MELBOURNE: Pakistan managed to score 137 runs for the loss of eight wickets in the ICC Men’s T20 World Cup final after being put in to bat first by England skipper Jos Buttler on Sunday.
Captain Babar Azam (32) and Shan Masood (38) made starts but England’s bowlers never let the South Asians settle and wickets tumbled in the final overs as they crumbled to finish on 137 for eight.
Seam-bowling all-rounder Sam Curran finished with miserly figures of 3-12 off his four overs, bowling Mohammad Rizwan for 15 for the first wicket then grabbing another two scalps in the death overs.
Leg-spinner Adil Rashid (2-22) was also instrumental in restricting Pakistan, taking a brilliant caught-and-bowled to dismiss Babar after removing number three Mohammad Haris for eight.
England need to score 138 runs to lift the T20 World Cup trophy for the second time.
Heavy rain could disrupt the Melbourne Cricket Ground showdown and even see the teams crowned joint champions if unable to complete a match of at least 10 overs per side by the end of the reserve day on Monday.
However, conditions should hold up long enough to deliver a contest between the two nations who played for the 50-overs World Cup 30 years ago at the MCG.
The International Cricket Council (ICC) has revealed the match officials for the highly-anticipated final of the ICC Men’s T20 World Cup 2022 at the iconic Melbourne Cricket Ground.
Experienced South African umpire Marais Erasmus and Sri Lanka’s Kumar Dharmasena will serve as the on-field umpires amid the mega final.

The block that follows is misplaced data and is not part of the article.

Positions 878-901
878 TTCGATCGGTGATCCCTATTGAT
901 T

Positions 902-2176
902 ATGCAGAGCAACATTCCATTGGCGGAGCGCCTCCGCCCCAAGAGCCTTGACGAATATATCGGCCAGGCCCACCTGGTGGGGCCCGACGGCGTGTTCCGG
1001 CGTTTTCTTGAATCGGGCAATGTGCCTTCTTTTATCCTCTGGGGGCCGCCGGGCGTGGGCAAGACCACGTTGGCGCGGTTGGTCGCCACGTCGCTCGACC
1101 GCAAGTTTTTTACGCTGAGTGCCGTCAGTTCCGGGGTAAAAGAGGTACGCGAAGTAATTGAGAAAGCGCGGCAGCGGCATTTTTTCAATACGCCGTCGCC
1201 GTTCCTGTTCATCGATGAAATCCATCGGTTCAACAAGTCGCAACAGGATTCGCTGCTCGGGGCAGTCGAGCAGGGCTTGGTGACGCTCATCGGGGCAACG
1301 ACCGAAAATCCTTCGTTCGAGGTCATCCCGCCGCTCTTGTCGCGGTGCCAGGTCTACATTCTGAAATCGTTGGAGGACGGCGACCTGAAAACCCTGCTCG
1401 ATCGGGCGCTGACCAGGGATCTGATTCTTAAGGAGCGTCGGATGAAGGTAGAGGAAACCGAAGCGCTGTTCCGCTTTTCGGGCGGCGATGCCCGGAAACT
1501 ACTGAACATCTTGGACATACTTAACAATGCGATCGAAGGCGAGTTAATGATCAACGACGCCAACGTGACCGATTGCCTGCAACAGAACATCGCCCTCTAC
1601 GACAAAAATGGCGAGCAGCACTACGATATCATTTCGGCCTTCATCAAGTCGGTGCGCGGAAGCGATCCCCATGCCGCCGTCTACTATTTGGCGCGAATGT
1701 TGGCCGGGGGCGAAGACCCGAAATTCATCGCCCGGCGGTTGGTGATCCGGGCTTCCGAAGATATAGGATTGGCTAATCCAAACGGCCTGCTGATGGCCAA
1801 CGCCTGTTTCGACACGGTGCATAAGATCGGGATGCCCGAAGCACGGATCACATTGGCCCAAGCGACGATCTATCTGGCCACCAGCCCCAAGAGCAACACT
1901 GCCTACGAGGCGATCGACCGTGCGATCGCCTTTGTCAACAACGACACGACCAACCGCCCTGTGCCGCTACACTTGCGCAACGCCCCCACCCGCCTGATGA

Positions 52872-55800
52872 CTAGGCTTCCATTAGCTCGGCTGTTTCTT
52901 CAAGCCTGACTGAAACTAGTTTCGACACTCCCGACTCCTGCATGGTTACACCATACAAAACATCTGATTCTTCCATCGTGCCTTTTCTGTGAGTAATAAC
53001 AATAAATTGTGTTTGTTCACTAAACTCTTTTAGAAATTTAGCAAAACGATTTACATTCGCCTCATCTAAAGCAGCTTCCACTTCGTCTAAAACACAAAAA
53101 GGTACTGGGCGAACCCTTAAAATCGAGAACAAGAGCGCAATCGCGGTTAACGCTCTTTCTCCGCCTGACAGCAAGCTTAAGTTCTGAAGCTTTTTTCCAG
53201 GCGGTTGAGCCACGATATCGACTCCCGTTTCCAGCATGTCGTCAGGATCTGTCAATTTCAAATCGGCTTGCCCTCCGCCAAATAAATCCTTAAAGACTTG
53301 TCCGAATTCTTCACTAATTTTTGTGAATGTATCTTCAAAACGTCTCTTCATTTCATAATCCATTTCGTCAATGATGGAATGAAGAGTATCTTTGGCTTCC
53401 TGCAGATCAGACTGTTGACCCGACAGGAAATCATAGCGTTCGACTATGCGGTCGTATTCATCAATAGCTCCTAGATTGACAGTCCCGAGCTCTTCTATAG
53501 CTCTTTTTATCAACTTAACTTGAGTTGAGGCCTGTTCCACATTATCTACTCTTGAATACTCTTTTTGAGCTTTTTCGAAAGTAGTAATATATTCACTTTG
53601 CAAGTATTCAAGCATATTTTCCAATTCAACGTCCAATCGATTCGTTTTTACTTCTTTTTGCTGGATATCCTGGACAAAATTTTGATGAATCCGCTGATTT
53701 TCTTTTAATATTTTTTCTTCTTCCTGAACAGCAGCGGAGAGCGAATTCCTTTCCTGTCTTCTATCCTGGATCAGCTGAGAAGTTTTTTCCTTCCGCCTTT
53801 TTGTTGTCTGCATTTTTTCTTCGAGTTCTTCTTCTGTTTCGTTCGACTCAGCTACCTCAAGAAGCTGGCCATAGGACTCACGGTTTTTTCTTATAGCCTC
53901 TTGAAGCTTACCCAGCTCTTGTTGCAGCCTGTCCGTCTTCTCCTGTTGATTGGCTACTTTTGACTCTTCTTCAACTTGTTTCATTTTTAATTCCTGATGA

Meanwhile, New Zealand’s Chris Gaffaney and Australia’s Paul Reiffel will assume the duties of the third and fourth umpires respectively.
The final will be supervised by Match Referee Ranjan Madugalle (Sri Lanka).
‘Quality fast bowling vs quality batting’: Mathew Hayden
Pakistan team mentor Matthew Hayden termed the T20 World Cup final a contest between the Green Shirts’ quality bowling and England’s quality batting, saying that both teams have all the bases covered for the big clash.
Speaking at a press conference at the Melbourne Cricket Ground (MCG) on Friday, where the Pakistan team have been undergoing training before the final, Hayden said that his side has four quick bowlers who could make an impact and create some sustainable damage to the dangerous England batting line.
Pointing at India’s deficiencies in the second semi-final the other day, former Australian cricketer observed that the side was short of a leg-spinner and had fewer genuine bowling options than Pakistan.